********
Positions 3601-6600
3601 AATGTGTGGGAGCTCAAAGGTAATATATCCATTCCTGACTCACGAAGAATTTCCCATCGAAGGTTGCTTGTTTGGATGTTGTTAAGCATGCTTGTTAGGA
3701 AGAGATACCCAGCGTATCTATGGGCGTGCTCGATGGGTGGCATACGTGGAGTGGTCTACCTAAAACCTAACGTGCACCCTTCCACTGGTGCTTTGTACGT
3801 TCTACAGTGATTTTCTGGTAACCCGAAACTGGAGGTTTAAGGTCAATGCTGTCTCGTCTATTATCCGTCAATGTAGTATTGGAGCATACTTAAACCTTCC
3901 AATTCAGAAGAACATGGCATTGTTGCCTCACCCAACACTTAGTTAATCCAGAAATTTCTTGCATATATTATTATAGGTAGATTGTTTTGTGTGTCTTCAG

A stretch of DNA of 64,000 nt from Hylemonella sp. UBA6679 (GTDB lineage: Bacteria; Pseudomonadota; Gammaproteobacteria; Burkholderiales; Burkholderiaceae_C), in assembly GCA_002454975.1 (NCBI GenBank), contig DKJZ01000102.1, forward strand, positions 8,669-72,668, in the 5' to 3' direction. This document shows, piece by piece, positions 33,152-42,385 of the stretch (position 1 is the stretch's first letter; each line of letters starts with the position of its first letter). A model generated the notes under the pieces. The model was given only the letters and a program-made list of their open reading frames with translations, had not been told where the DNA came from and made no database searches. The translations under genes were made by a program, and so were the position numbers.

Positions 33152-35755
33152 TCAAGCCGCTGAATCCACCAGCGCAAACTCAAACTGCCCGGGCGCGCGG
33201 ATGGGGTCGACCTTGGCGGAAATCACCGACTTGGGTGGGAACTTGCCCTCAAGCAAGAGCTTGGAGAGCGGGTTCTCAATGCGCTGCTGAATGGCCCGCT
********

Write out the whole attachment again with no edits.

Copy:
Positions 3601-6600
3601 AATGTGTGGGAGCTCAAAGGTAATATATCCATTCCTGACTCACGAAGAATTTCCCATCGAAGGTTGCTTGTTTGGATGTTGTTAAGCATGCTTGTTAGGA
3701 AGAGATACCCAGCGTATCTATGGGCGTGCTCGATGGGTGGCATACGTGGAGTGGTCTACCTAAAACCTAACGTGCACCCTTCCACTGGTGCTTTGTACGT
3801 TCTACAGTGATTTTCTGGTAACCCGAAACTGGAGGTTTAAGGTCAATGCTGTCTCGTCTATTATCCGTCAATGTAGTATTGGAGCATACTTAAACCTTCC
3901 AATTCAGAAGAACATGGCATTGTTGCCTCACCCAACACTTAGTTAATCCAGAAATTTCTTGCATATATTATTATAGGTAGATTGTTTTGTGTGTCTTCAG

A stretch of DNA of 64,000 nt from Hylemonella sp. UBA6679 (GTDB lineage: Bacteria; Pseudomonadota; Gammaproteobacteria; Burkholderiales; Burkholderiaceae_C), in assembly GCA_002454975.1 (NCBI GenBank), contig DKJZ01000102.1, forward strand, positions 8,669-72,668, in the 5' to 3' direction. This document shows, piece by piece, positions 33,152-42,385 of the stretch (position 1 is the stretch's first letter; each line of letters starts with the position of its first letter). A model generated the notes under the pieces. The model was given only the letters and a program-made list of their open reading frames with translations, had not been told where the DNA came from and made no database searches. The translations under genes were made by a program, and so were the position numbers.

Positions 33152-35755
33152 TCAAGCCGCTGAATCCACCAGCGCAAACTCAAACTGCCCGGGCGCGCGG
33201 ATGGGGTCGACCTTGGCGGAAATCACCGACTTGGGTGGGAACTTGCCCTCAAGCAAGAGCTTGGAGAGCGGGTTCTCAATGCGCTGCTGAATGGCCCGCT